I do sometimes feel that I am living in a comic book. The schools are all on lock down, and a bunch of folks think we can fix it if we mint a coin too big for anyone to move. That is some funny shit. Next, someone will propose we construct a large pagan god and pray to it for help.
We could easily reverse the course we are on merely through changes in monetary policy. That’s it. Seriously! Monetary policy isn’t carved in stone, and the one we have been forced to accept doesn’t work. Doing more of it for longer only makes it worse, but the folks who believed in it cannot admit that it doesn’t work, despite the obviousness of the facts.
That entire debt ceiling thing is made up. That is the genesis of the idea behind the trillion dollar coin. We can do whatever we want. We print money and give it to the banks, right? We should stop doing that since, as a result, the banks have all the money and the people have all the debt.
Stop doing that and everyone can go back to building and rebuilding for the future. The needs are there, the jobs are there, prosperity for all is down that road, not central banks and fiat money.
Our so called “poverty” is just paper poverty. America is rich beyond estimation and has more than is needed to provide food, shelter, and healthcare for every American. Why are we doing anything else?
Someday, we will look back and wish we had.
The power shift to a one-world order is the result of limiting resources to the extent that they benefit the fewest people possible. High unemployment is a way of limiting resources because all of those people aren’t part of a system of bringing resources to a wider marketplace through their productivity, creativity, and consumption. They are wasted human capital that could be building something of value rather than being a further drag on the system.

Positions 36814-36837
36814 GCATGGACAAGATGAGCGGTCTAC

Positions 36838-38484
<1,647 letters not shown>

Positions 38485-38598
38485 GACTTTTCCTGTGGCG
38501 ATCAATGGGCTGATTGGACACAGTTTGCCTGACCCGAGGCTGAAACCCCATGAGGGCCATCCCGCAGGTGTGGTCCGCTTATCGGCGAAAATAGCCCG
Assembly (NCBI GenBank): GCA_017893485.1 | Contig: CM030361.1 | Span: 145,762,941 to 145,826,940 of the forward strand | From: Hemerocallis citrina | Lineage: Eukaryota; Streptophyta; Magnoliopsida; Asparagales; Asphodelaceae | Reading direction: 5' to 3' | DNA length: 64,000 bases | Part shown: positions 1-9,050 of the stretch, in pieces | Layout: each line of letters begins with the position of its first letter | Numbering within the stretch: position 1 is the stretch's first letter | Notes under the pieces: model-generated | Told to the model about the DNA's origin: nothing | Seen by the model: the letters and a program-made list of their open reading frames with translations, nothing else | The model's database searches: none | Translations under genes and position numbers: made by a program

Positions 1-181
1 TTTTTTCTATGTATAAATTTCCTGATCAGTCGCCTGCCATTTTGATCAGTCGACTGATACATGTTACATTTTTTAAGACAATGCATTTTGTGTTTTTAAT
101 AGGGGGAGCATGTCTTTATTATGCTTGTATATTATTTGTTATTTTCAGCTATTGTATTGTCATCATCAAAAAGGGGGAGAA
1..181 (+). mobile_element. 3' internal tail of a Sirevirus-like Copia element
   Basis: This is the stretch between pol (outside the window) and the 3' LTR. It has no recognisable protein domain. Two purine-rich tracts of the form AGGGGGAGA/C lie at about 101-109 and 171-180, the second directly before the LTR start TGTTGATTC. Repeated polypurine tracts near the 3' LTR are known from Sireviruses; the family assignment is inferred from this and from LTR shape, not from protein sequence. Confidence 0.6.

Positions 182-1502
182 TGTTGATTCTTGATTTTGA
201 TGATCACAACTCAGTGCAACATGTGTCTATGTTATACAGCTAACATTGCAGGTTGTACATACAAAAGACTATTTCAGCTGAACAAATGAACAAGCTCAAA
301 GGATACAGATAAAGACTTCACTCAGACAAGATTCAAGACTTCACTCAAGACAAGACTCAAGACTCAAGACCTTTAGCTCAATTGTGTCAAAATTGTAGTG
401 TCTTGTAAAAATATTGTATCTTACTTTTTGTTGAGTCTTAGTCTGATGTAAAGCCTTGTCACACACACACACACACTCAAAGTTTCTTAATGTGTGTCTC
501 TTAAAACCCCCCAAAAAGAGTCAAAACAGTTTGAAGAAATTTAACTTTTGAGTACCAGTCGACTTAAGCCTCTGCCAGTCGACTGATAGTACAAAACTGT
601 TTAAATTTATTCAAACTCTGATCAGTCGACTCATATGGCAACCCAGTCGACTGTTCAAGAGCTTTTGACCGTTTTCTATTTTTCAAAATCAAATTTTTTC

Good luck, Doomers. Maybe, just maybe, some good can come from the multiple pending crises for which we are unprepared. Maybe we will relocate our souls when all hell is breaking loose, and we have to dig deep down. Maybe a heavy dose of harsh and brutal reality will be just what is needed to rekindle that American character and be a catalyst to make us a better, more caring people.
That would then make the suffering endurable. The Greatest Generation was great because they came together as a nation driven by purpose and resolve to make America a better place for the next generation.
My grandmother raised six children during the depression. My mother was the oldest and never forgot the real lessons of the experience. Poor people are always the most generous. No matter how little we had, we were always ready to share with those who had less. There was a different fiber to our character. We mattered to each other.
Beginning when I was a year old, my mother waged a nearly twenty year war against Multiple Sclerosis. My dad died when I was six. I know first-hand about not having enough and suppressing impossible dreams. I also know about safety nets and the kindness of strangers.
While I’m sure that coming home from school and finding your new wardrobe laid out on your bed was pretty cool, I don’t think it can top the adventure of rummaging through box after box of other peoples discards hoping to find something that actually fits and wouldn’t be too humiliating to wear to school.
Back in the day, people kept children’s clothing until they knew they weren’t having any more. Designers would have starved. Until I went to school, I wore the clothes my older sister got too big for. So, by the time kids’ clothing made its way to the church basement, they were literally from another era.
Church basements have a distinctive aroma which, over time, permeates the clothing; a distinct combination of Lysol, must, cigarette smoke, and a hint of Maxwell House.
For me, the challenge was to find something that actually fit. Style and coordination were secondary concerns; and yet, the potential for ridicule from fellow classmates had to be taken into account.